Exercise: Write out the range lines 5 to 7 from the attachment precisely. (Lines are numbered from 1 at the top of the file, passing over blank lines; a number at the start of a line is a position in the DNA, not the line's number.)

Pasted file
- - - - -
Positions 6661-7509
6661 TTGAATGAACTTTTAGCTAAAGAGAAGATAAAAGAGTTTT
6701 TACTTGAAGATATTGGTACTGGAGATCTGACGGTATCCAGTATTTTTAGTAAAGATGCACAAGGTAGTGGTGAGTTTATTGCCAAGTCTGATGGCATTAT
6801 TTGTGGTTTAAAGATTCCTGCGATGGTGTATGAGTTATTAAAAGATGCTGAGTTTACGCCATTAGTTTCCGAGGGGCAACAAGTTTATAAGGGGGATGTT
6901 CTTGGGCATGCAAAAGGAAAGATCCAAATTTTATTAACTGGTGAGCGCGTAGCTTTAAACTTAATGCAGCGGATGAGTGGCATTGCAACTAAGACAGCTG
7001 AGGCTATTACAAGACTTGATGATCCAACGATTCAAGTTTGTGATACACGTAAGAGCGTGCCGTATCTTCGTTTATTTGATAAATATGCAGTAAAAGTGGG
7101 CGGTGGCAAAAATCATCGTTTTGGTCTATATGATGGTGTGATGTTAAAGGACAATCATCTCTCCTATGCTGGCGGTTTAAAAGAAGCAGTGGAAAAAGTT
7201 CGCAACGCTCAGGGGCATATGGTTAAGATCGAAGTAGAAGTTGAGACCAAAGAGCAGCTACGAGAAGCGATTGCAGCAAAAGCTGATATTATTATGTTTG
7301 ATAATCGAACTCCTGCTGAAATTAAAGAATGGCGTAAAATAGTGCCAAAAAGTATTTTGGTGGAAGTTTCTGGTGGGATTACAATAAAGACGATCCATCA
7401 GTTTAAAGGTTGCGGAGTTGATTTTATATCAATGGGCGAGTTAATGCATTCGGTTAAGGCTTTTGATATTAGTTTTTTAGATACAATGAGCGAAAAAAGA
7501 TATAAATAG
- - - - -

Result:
6901 CTTGGGCATGCAAAAGGAAAGATCCAAATTTTATTAACTGGTGAGCGCGTAGCTTTAAACTTAATGCAGCGGATGAGTGGCATTGCAACTAAGACAGCTG
7001 AGGCTATTACAAGACTTGATGATCCAACGATTCAAGTTTGTGATACACGTAAGAGCGTGCCGTATCTTCGTTTATTTGATAAATATGCAGTAAAAGTGGG
7101 CGGTGGCAAAAATCATCGTTTTGGTCTATATGATGGTGTGATGTTAAAGGACAATCATCTCTCCTATGCTGGCGGTTTAAAAGAAGCAGTGGAAAAAGTT